While the endless threads full of histrionic scree is amusing, I would actually like to hear some rational positions from someone ... anyone ... who believes that a predominantly private healthcare system is the way to go.

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#49

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#50
AYes, I certainly agree, and yes, that would be extremely difficult to get through, what with decades of opposition smear campaigning.

Which worked like gangbusters.
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#51
Quote:
Originally Posted by neil spurn View Post

Yes, I certainly agree, and yes, that would be extremely difficult to get through, what with decades of opposition smear campaigning.

Which worked like gangbusters.


So why isn't the narrative that the ACA is basically lipstick on a toxic fucking pig?  Because that's what it is.  It makes a terrible system slightly more palatable.  Why do I never, ever hear anyone say this?



I really have a hard time mustering any enthusiasm for the ACA.  I'm basically like "eh, better than the alternative."

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#52
Quote:
Originally Posted by Overlord View Post
 


So why isn't the narrative that the ACA is basically lipstick on a toxic fucking pig?  Because that's what it is.  It makes a terrible system slightly more palatable.  Why do I never, ever hear anyone say this?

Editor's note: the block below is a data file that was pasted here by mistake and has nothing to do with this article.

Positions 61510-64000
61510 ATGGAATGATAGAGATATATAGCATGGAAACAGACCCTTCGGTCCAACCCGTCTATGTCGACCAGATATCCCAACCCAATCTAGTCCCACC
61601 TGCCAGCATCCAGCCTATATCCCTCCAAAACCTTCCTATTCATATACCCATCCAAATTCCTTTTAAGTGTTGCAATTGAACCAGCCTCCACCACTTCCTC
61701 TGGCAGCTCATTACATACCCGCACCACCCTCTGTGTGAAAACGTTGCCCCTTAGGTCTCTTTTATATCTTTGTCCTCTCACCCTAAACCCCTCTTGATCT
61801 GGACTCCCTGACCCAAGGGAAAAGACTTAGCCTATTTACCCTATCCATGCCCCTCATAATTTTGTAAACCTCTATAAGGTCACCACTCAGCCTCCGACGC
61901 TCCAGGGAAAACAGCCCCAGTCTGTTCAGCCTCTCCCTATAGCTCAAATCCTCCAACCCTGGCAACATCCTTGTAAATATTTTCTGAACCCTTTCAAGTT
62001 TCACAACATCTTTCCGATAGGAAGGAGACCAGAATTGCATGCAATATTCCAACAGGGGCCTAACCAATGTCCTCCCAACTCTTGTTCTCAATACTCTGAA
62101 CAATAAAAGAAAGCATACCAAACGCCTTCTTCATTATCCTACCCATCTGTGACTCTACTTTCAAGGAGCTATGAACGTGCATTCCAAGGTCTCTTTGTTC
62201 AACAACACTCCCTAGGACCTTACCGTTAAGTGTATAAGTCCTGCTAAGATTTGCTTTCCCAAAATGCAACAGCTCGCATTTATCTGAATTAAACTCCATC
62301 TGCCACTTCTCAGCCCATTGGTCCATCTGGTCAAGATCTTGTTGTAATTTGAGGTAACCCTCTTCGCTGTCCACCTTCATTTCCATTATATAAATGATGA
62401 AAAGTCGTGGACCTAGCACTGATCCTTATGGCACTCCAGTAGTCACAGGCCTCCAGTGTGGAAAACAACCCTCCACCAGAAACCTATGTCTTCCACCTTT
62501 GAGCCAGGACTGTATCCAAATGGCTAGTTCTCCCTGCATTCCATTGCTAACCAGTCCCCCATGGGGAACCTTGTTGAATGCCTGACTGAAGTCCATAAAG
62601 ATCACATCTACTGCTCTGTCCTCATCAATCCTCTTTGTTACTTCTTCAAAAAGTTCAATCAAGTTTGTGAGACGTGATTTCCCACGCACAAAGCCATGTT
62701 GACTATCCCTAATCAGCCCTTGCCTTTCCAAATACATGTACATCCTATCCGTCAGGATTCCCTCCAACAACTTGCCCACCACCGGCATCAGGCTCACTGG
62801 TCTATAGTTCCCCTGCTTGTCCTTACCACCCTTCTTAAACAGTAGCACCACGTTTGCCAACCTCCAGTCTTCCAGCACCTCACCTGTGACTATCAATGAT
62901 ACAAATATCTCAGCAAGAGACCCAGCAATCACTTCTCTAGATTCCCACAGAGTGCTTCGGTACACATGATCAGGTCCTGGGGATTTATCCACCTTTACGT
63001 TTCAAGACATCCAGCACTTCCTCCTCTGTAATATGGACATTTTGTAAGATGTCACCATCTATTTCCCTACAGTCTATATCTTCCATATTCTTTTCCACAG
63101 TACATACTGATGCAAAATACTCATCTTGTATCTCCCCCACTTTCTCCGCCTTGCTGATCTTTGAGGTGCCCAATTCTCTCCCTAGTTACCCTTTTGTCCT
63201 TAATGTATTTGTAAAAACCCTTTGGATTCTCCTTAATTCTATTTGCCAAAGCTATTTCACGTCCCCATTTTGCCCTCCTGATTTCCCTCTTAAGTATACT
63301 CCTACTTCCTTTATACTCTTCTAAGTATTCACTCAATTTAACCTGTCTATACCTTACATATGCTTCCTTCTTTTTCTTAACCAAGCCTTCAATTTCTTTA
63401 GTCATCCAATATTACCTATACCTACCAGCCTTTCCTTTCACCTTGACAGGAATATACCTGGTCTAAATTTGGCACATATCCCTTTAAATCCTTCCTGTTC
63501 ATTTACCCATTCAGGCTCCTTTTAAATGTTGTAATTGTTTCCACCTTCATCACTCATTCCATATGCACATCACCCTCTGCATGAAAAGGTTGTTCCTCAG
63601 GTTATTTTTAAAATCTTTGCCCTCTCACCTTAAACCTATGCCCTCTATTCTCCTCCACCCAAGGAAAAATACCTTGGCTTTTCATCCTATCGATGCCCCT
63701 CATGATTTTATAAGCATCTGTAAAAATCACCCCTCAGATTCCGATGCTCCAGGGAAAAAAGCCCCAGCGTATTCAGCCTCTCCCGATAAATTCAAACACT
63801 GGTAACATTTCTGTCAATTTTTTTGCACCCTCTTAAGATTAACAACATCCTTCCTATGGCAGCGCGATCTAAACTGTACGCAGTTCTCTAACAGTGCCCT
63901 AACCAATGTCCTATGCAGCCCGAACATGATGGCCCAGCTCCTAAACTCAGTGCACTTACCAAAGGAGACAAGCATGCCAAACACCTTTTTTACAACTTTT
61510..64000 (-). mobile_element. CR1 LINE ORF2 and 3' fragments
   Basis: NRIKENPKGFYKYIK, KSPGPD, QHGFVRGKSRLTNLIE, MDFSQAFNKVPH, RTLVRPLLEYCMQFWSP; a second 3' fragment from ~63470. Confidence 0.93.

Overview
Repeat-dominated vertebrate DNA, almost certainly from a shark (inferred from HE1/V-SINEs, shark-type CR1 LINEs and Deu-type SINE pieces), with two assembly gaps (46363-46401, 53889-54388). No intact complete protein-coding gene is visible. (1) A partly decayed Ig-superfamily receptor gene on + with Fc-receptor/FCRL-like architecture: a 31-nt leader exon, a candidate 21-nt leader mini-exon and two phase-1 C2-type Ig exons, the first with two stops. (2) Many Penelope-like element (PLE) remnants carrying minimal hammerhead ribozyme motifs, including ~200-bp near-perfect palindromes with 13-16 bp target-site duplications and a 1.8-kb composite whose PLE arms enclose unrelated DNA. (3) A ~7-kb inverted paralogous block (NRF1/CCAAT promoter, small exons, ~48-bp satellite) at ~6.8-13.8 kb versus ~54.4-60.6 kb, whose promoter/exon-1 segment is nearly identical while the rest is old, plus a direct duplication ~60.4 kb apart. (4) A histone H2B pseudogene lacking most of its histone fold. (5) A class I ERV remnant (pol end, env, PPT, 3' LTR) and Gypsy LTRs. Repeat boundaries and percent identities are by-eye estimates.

I really have a hard time mustering any enthusiasm for the ACA.  I'm basically like "eh, better than the alternative."



For millions of people the alternative is NO healthcare so yeah, maybe it is better than the alternative.



IMO, it was a first step and it may have led to single payer but the odds of seeing this happen has dropped to slim and none with the GOP fascists in charge.

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#53
AObama's thinking was, "I'll never get Republicans on board with single-payer. So, I'll use a Republican health care plan and get Republican support because Republicans..."

WHOOPS!
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#54
Quote:

Originally Posted by VTRan View Post
 


For millions of people the alternative is NO healthcare so yeah, maybe it is better than the alternative.



IMO, it was a first step and it may have led to single payer but the odds of seeing this happen has dropped to slim and none with the GOP fascists in charge.



Well, it starts with actually talking about the real problem.  Which, for some reason, I almost never see anyone do.



I think a big issue is that the people who stand to gain the least from singlepayer (large corporations, people employed by large corporations, etc.) are also the ones who tend to dominate media and sociopolitical narrative.

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#55
Quote:

Originally Posted by Overlord View Post
 

Well, it starts with actually talking about the real problem.  Which, for some reason, I almost never see anyone do.



I think a big issue is that the people who stand to gain the least from singlepayer (large corporations, people employed by large corporations, etc.) are also the ones who tend to dominate media and sociopolitical narrative.



The one real problem with the health insurance industry is just that....it's an 'industry'. An industry whose one main goal is to make as much $$$ as possible.